Here is what you need to know.
It’s Fed day. Today could be the day the Fed raises the Fed Funds rate for the first time since 2006. The highly anticipated interest rate decision will come at 2 p.m. ET and will be followed by Chair Yellen’s press conference at 2:30 p.m. ET. Currently, the market is pricing in a 32% probability of a hike.
Markets around the globe are mixed. China’s Shanghai Composite (-2.1%) lagged in Asian trade and Spain’s IBEX (+1.4%) leads the gains in Europe. S&P 500 futures are down 2.75 points at 1985.25 per dollar.
The Swiss National Bank kept its policy unchanged. The Swiss National Bank kept its three-month Libor rate unchanged between -1.25% and 0.25%, as expected. According to the SNB, “The Swiss franc is still significantly overvalued, despite a slight depreciation.” The franc is stronger by 0.2% at .9693 per dollar.
Bank Indonesia warned on inflation. Indonesia’s central bank held its key interest rate at 7.50%, as expected, for the seventh straight meeting. The central bank noted it continued to monitor inflation as Indonesia’s currency, the rupiah, holds at a 17-year low. The rupiah ended unchanged at 14,459 per dollar.
Japan’s trade deficit widened. Trade data showed Japan posted a 569.659 trillion yen deficit in August, which was wider than the 542.5 billion yen deficit that economists were expecting. Exports rose 3.1% YoY and imports fell 3.1% YoY. The Japanese yen is weaker by 0.3% at 120.96 per dollar.
Oracle reported a mixed quarter. Enterprise software giant Oracle announced earnings of $US0.53 per share, topping the Wall Street estimate by a penny. Revenue slipped 1.7% versus last year to $US8.45 billion, missing expectations by $US80 million. The company blamed Fx headwinds, saying revenue adjusted for currency fluctuations was up 7%. In the press release, CEO Safra Catz promised to double profit margins on cloud products in two years from 40% to 80%.
Altice takes out Cablevision. European telecommunications giant Atlice is buying Cablevision for nearly $US18 billion as it looks to enter the US market, according to both the New York Times and Wall Street Journal. A tweet by WSJ reporter Anupreeta Das says the takeover “would end Jimmy Dolan’s 20-year run as CEO.” Dolan still owns Madison Square Garden, the New York Knicks and the New York Rangers.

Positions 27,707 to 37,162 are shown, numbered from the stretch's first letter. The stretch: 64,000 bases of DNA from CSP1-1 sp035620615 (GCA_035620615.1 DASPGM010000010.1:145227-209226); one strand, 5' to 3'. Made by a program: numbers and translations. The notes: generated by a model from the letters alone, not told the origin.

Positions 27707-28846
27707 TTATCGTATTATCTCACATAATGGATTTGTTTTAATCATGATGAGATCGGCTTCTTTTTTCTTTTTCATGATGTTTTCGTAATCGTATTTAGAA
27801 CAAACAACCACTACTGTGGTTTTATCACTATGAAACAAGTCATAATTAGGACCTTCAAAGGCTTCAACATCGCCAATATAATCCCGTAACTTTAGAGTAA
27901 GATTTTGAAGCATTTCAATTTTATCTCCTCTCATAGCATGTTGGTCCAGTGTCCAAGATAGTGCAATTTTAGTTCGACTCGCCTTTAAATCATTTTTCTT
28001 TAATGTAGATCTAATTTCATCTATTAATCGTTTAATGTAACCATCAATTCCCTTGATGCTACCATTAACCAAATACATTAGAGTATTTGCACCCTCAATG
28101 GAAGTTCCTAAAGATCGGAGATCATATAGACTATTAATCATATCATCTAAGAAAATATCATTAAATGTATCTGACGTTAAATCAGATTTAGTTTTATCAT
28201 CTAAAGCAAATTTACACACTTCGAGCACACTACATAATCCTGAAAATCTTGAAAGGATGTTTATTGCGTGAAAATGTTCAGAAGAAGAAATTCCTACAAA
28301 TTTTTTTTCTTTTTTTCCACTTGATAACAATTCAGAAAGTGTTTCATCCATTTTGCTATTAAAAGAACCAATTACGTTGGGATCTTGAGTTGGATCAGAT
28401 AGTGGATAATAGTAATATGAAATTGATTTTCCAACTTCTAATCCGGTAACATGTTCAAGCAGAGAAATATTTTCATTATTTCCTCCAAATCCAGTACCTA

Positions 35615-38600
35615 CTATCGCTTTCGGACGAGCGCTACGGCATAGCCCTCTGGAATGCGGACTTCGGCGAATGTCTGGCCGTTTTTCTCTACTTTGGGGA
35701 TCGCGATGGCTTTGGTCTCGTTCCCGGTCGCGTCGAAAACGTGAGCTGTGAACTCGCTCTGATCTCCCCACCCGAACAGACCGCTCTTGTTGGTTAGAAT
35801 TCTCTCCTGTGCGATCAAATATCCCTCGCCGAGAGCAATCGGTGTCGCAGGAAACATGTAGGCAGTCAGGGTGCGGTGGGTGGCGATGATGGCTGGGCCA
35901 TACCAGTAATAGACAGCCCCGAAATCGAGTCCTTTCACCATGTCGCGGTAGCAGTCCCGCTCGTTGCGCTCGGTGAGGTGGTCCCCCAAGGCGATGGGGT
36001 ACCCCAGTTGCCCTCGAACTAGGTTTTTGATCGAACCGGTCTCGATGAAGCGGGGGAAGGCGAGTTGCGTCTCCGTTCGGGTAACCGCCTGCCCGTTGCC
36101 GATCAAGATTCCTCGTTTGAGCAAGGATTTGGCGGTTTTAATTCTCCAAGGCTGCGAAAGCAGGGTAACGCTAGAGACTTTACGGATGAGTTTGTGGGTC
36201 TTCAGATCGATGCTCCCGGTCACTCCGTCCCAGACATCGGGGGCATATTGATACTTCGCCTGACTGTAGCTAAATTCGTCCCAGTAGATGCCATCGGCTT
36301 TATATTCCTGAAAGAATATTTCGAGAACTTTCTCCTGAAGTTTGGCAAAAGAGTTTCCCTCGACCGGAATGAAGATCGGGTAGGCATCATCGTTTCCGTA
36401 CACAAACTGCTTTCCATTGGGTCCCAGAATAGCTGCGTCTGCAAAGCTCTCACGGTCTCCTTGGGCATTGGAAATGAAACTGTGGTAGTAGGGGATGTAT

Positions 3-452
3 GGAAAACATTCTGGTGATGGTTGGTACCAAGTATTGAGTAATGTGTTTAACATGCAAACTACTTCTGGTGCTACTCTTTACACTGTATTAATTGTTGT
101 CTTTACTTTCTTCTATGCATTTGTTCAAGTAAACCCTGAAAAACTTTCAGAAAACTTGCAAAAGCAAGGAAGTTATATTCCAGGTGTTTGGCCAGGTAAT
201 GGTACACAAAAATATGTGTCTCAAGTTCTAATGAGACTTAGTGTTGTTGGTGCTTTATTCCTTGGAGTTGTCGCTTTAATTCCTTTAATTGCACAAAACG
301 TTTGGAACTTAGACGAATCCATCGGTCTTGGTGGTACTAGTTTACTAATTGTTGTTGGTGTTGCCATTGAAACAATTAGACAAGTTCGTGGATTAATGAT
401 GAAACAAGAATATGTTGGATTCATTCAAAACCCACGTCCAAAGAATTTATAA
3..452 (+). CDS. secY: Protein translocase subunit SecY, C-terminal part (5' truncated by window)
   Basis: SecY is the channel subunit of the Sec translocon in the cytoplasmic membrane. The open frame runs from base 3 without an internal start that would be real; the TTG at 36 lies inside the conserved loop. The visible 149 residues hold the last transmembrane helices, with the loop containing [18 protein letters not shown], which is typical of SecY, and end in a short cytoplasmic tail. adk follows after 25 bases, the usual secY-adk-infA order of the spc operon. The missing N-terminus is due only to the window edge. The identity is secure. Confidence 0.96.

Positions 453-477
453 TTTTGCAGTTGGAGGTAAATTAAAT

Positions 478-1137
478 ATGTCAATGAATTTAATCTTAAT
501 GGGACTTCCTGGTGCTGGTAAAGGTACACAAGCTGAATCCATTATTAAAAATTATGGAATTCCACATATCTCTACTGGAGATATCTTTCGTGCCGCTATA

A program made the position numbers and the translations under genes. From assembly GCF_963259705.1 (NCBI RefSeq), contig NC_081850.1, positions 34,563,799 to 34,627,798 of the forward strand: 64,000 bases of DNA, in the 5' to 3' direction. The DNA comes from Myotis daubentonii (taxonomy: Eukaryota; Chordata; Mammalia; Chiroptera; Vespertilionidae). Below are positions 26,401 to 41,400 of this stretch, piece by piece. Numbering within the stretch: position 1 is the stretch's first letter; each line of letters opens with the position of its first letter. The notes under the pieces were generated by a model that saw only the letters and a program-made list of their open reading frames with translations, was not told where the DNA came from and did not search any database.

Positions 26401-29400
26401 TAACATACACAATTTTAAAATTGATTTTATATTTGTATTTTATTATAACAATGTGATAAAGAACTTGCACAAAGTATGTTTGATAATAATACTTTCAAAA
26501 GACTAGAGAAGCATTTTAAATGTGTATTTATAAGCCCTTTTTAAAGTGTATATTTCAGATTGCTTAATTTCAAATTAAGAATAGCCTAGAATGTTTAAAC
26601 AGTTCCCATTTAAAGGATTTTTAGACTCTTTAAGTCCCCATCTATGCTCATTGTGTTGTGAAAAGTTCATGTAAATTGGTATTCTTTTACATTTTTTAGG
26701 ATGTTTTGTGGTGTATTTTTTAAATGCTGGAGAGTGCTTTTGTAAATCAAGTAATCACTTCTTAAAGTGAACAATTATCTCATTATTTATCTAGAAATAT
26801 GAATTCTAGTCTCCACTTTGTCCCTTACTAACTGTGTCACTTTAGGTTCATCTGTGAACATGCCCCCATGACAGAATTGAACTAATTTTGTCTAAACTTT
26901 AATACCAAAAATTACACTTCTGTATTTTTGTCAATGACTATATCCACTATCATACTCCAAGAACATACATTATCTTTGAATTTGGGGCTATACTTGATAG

GM settled its switch probe. The Associated Press reports three people familiar with the matter say General Motors has agreed to pay about $US900 million to settle a criminal investigation into whether or not the company hid a problem with small-car ignition switches. According to one of the AP’s sources, the charges would be dismissed after three years if GM complies with oversight and other terms. Reportedly no employees will be charged. “Today thanks to its lobbyists, GM officials walk off scot-free while its customers are 6 feet under,” said Clarence Ditlow, the executive director of the Center for Automotive Safety.
US economic data is heavy. Initial and continuing claims, housing starts and building permits and the current account balance are all due out at 8:30 a.m. ET and will be followed by the Philadelphia Fed at 10 a.m. ET. Natural gas inventories will cross the wires at 10:30 a.m. ET. The US 10-year yield is down 1 basis point at 2.28%.
Earnings reports are light. Manchester United and Rite Aid report before the opening bell and Adobe Systems releases its quarterly results after markets close.
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